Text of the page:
Details continue to emerge regarding last week’s murder of eight people at three different massage parlors in suburban Georgia.
The alleged gunman, Robert Aaron Long, reportedly told police his actions stemmed from a sex addiction he’s battling. Angry with himself, he apparently targeted women who enabled his desires.
It’s impossible to fathom how someone in that position would carry out such evil and horror – but that hasn’t stopped both the Washington Post and The New York Times from trying to pin the blame not just on Long, but his supposed belief system.
In short, reports in both papers have alluded to the 21-year-old’s self-described evangelicalism as the root of his actions, specifically a biblical sexual ethic that calls sex outside marriage sinful.
Sunday’s New York Times cited Dr. Brad Onishi, a “former” evangelical and now professor of religious studies.
Describing the religious environment he was raised in, Dr. Onishi noted, “We had a militant vigilance: Don’t let anything in the house that will tempt you sexually.” He went on to say his evangelicalism “teaches women to hate their bodies, as the source of temptation, and it teaches men to hate their minds, which lead them into lust and sexual immorality.”
In Friday’s Washington Post, the reporters noted “Long’s ties to evangelicalism shine a light into a subculture called ‘purity culture,’ a belief among some evangelicals that promotes the idea that any sexual desire outside of marriage is lustful, and therefore sinful. Some evangelicals are taught from a young age to control their sexual urges and if they cannot, they are sometimes labeled sex addicts or porn addicts.”
Implied and insinuated in both instances is that the expectation to refrain from sexual intimacy until marriage somehow imposed a damaging and dangerous burden on Mr. Long. In other words, if he had not been so restrained and guilt-ridden, he wouldn’t have killed eight people in a deranged act of revenge.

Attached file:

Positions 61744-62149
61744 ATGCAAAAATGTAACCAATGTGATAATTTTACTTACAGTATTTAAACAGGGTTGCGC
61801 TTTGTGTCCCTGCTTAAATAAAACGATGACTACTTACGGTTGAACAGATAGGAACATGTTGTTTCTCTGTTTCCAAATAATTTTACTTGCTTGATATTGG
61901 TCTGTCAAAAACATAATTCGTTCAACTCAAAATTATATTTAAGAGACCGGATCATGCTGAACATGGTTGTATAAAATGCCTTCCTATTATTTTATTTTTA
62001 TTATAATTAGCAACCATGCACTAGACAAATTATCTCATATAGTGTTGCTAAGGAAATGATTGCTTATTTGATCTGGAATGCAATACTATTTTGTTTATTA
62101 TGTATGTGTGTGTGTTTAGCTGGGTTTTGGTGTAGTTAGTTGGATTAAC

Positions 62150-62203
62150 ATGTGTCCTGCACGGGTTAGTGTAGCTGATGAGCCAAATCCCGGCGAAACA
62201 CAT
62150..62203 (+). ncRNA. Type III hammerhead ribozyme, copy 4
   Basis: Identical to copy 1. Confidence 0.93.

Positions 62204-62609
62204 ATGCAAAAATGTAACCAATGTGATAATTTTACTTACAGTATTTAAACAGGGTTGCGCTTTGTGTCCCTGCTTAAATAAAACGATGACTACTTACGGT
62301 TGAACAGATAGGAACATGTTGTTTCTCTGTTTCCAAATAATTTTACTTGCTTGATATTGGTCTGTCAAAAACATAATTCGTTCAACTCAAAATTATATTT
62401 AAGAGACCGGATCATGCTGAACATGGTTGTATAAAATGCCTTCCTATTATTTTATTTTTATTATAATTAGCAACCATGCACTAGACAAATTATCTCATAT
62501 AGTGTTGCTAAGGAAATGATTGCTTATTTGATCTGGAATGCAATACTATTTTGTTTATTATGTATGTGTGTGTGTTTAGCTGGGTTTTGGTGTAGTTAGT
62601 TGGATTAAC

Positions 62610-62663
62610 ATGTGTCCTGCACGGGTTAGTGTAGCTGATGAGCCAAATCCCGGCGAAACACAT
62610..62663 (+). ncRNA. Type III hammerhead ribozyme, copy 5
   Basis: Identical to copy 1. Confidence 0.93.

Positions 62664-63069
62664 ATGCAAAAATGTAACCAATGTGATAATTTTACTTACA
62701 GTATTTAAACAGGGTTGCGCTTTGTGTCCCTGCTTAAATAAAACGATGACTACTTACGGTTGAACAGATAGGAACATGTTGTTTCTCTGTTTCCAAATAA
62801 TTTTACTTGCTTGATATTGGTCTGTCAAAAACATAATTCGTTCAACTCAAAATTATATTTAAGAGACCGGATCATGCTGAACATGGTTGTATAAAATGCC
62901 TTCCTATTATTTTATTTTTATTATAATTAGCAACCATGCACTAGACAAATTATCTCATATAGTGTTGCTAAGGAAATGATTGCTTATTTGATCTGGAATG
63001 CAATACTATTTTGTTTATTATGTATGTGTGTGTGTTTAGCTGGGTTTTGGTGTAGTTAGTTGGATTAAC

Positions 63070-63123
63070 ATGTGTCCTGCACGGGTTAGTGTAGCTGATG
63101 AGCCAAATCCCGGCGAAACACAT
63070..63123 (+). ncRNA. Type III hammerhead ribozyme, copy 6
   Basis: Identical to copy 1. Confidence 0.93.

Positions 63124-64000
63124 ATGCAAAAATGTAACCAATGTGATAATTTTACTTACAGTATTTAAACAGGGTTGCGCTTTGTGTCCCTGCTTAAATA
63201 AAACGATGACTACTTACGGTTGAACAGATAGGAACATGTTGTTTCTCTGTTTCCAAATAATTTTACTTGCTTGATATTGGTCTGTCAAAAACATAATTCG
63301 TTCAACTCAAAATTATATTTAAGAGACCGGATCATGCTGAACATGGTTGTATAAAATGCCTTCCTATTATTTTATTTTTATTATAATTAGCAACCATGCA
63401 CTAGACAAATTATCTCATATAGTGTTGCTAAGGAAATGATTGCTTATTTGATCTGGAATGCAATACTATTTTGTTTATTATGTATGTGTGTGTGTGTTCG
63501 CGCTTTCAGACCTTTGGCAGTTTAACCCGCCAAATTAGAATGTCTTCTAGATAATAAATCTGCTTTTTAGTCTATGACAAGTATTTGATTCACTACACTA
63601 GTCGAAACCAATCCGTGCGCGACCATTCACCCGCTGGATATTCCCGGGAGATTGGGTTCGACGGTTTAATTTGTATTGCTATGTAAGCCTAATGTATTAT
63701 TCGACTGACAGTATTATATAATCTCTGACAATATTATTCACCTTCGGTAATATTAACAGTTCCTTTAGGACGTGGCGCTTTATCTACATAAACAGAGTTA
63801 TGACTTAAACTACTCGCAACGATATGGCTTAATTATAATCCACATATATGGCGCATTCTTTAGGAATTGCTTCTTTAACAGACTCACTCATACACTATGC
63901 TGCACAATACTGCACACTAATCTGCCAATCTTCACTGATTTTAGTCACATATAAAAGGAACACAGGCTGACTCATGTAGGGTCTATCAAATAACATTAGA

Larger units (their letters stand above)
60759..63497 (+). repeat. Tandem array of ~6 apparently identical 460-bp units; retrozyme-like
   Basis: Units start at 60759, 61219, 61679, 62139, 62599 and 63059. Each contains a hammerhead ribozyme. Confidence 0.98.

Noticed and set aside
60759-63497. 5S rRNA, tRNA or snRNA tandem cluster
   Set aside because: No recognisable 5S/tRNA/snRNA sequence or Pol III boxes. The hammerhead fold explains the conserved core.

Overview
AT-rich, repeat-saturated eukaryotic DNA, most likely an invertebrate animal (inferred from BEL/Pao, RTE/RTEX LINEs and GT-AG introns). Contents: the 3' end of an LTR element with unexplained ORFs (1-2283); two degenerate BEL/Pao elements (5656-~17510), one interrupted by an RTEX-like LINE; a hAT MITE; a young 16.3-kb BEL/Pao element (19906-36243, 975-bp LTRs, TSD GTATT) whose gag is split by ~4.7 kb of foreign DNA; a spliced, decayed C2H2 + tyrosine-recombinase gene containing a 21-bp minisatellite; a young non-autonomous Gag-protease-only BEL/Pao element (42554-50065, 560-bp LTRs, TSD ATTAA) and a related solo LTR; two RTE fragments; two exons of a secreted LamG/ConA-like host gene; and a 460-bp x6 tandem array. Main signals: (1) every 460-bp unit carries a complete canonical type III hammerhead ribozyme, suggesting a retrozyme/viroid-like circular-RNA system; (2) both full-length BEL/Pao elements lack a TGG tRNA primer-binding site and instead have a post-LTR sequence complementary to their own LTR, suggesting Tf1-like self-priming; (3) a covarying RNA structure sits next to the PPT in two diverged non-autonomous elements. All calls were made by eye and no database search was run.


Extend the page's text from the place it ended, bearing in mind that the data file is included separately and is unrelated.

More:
To be clear, no sane person would do what Mr. Long did, so trying to draw any correlation or motivation between his violent actions and his supposed faith is reckless and irresponsible.
It’s interesting that when terrorists who profess the Islamic faith act out, there’s always a strong outcry suggesting their rogue actions don’t represent true Islam. But in Mr. Long’s case and others where individuals who profess Christianity attack others, reporters eagerly and enthusiastically try to draw parallels between faith and their fanaticism.
But getting back to the core of the issue, that a biblical sexual ethic is enslaving, the opposite is actually true.
Social science consistently shows that those in committed, monogamous marriages enjoy the deepest level of sexual satisfaction. It’s those who don’t commit and remain faithful to their spouse who report the highest degree of frustration and relationship failure.
There was once a millennia-old, cross-cultural understanding that marriage was the lifelong union of a man and a woman. This definition helped protect children born from that union. Indeed, bringing children into this world has historically been understood to be a primary function of marriage. In that sense, marriage, sex and childbearing were linked in the minds of people, and were usually linked in practice.
And then, in the 1960s, the Sexual Revolution happened. The events that took place during this period helped break the “iron triangle” of marriage, sex, and childbearing, which ushered in monumental changes in our nation’s collective worldview and culture.
God is in favor of His creation. He created sex to be enjoyed and fulfilling within the context of marriage. It is His wedding gift to us.
In so many ways, our culture is reaping the whirlwind of this departure from God’s plan.
Photo from Matt Burkhartt via Imagn Content Services, LLC/REUTERS
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